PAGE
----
My Intelligently Designed Mouse PadPublished 11 June, 2012
Occasionally people ask me why I never write posts about Creationism or Intelligent Design, topics that other evolution-minded bloggers visit with some frequency. The short answer is that while I recognize the importance of teaching students science rather than superstition in schools, the debate seems more or less a waste of time to me, a bit like geologists pounding the table about how the Flat Earthers are wrong. It just doesn’t strike me as something to bother with.
On the other hand, someone recently asked me about the mouse pad I’m currently using in my office at school – pictured – so I thought I would take a moment to explain myself. Some time ago, a student gave me the mouse pad pictured here, and I pressed it into service.
As you can see, the mouse pad features a “creation scientist” named Professor Giraffenstein, which right away might strike some as skirting the edge of some vaguely offensive ethnic allusion. More to the point, the mouse pad is supposed to illustrate Michael Behe’s notion of “irreducible complexity,” and it’s this aspect of the mouse pad that brings me much joy.
Behe introduced the notion of irreducible complexity in Darwin’s Black Box, a must read for anyone stranded on a desert island with absolutely nothing else to read. The basic idea of irreducible complexity is as follows. Suppose you have a device that has a number of parts such that if you remove any one of them, the whole thing won’t work. Behe favors the example of a mousetrap to illustrate the point. If you remove the spring or the base, then the mousetrap won’t work, even if all the other parts are still in place. The key point is that the mousetrap doesn’t become a little less good at functioning as a mousetrap without any one of the these two parts; it ceases to function as a mousetrap at all. In his own words, a system is irreducibly complex if it is:
composed of several well-matched, interacting parts that contribute to the basic function, wherein the removal of any one of the parts causes the system to effectively cease functioning. (p. 39)
Behe suggests that mechanisms that show this property pose a problem for the theory of evolution because it implies that there was no gradual route to the current design. If all parts are simultaneously necessary, then there must have all appeared at the same time as opposed to there being a gradual pathway with the thing working pretty well up until the most recent bit was added on.
An easy way to see a basic problem with this argument is to consider human artifacts such as arches, which will collapse if any of a large number of individual constituent stones are removed. Scaffolding allows such arches to be built; once the scaffolding is removed, the arch has the property that removing any of a large number of pieces will lead to the collapse of the whole thing. Evolutionary scaffolding can bring about the same result.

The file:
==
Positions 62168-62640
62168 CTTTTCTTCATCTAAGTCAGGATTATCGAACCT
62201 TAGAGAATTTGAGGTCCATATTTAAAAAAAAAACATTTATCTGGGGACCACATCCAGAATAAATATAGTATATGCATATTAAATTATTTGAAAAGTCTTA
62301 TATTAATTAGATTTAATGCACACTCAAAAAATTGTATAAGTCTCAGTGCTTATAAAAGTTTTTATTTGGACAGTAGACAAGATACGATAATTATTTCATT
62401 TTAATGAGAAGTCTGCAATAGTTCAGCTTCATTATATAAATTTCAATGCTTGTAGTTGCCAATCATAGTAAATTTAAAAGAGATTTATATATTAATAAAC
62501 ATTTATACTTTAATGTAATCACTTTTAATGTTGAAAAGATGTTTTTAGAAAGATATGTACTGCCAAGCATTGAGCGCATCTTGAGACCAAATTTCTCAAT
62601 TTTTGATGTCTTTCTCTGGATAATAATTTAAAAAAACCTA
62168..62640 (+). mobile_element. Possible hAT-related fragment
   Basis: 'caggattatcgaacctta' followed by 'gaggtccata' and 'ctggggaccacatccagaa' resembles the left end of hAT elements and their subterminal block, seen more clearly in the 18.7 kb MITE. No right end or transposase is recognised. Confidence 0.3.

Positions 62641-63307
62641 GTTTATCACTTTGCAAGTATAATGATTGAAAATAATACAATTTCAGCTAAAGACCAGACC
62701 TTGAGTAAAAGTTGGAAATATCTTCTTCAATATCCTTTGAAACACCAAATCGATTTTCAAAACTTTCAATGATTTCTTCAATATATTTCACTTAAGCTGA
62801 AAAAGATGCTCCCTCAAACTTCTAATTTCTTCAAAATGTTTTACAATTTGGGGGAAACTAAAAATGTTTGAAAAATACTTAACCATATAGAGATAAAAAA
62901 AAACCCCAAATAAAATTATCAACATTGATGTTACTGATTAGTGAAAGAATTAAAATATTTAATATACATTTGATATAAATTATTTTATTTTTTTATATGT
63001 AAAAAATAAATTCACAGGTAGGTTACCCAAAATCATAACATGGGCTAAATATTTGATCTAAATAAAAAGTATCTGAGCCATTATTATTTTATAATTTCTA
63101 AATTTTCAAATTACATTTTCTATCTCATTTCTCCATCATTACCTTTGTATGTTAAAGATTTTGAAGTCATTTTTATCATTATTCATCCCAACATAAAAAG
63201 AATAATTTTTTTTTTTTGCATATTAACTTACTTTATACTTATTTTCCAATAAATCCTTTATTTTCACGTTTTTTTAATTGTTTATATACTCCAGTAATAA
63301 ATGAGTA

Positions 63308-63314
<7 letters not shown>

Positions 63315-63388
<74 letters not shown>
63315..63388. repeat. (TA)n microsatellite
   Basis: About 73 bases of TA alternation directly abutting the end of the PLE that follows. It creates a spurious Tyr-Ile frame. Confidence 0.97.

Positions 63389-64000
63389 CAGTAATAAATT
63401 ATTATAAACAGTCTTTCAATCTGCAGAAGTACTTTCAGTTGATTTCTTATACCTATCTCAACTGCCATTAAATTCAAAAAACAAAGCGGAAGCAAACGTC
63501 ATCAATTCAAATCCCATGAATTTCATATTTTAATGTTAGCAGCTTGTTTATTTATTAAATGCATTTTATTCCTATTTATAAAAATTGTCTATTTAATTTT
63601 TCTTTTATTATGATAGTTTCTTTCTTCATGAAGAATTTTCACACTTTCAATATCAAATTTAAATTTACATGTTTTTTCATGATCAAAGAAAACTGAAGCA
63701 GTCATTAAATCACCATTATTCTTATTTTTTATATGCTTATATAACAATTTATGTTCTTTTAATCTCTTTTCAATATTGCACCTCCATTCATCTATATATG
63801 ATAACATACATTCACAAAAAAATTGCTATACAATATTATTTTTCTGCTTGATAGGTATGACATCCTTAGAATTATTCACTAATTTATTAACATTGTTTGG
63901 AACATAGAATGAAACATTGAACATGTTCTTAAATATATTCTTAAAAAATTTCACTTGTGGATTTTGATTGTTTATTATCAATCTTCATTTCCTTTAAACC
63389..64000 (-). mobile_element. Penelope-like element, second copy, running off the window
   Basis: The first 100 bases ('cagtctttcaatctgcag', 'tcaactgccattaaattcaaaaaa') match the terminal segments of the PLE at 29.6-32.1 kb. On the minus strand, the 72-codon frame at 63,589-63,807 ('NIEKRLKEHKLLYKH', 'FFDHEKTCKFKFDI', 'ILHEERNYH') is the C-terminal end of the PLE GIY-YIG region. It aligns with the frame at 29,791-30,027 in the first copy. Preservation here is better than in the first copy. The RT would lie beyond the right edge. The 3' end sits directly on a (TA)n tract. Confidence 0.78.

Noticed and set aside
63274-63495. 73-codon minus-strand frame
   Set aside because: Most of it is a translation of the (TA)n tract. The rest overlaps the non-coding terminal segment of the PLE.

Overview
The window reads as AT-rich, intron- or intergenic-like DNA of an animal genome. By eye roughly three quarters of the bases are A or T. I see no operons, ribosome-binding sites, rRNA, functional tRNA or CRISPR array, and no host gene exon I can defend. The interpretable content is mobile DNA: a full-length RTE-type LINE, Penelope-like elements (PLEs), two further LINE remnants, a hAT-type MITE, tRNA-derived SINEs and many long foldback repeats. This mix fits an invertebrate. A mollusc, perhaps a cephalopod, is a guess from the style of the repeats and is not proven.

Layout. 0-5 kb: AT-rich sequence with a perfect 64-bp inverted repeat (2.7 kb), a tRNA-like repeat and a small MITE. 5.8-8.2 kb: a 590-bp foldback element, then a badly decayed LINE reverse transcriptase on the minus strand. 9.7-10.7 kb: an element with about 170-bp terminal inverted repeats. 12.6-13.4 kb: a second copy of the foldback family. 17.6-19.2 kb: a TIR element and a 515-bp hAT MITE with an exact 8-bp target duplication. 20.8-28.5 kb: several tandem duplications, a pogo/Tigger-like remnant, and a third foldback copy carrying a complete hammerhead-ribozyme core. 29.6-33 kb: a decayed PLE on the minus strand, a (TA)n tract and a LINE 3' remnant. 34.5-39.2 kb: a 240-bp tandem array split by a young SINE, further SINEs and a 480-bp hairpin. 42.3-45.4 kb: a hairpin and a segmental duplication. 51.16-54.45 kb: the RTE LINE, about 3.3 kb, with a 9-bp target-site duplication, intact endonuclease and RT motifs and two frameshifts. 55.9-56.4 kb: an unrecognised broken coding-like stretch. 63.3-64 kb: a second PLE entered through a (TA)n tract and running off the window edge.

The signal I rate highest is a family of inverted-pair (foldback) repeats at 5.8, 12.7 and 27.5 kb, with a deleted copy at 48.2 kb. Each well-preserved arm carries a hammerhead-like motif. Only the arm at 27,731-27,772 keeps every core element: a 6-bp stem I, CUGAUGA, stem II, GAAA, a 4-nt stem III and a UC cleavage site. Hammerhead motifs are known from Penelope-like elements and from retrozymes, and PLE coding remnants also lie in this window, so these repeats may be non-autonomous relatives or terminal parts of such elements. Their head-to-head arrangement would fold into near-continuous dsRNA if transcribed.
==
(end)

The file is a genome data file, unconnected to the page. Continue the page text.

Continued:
And here’s what’s great about the little mouse pad propaganda. The thing about a mouse pad is that if you remove a part of it, say one square inch from the corner, it doesn’t cease functioning as a mouse pad. It’s just a little bit worse, yes, but it exactly doesn’t have the property of being irreducibly complex. It works just a little bet worse as you remove bits; it’s reducibly simple, if I may. If one were going to produce an irritating and patronizing example of irreducible complexity, one ought to choose something whose function isn’t gradually eroded as you removed bits of it.
And, you know, not to flog a dead Giraffenstein, but the second quotation on the mouse pad is a bit odd as well. The claim there that GOD designed the human hand so that it could operate a mouse implies that all the other things one can do with a hand are a side-effect of being able to operate a mouse, that the hand’s function is mouse-operation as opposed to a more broad description, manipulating small objects or some such. Not only that, but if the hand is for using a mouse, then why bother with 4th finger and pinky? Unless I’m doing it wrong, I don’t use these two fingers when I use the mouse. Ring finger, well, maybe, but my pinky is essentially useless. If GOD were designing a mouse-using mechanisms, what are those extra digits for? It seems to be a bad design, which ought to lead even ID people to infer that GOD had something else in mind when he made hands
Which brings up a question that I’ve been thinking about recently. Suppose, for argument’s sake, you assumed that some organism was designed by GOD or some other natural or supernatural entity, and that this entity built the different parts of the organism to execute different tasks (such as getting food, using a pointing device, looking beautiful for the benefit of members of other species, etc.). Would it be possible to infer what the different bits of such an organism were for in the sense of the tasks that the Designer intended those bits to perform? Could you use the shape, say, of organisms’ parts to guess the intended function?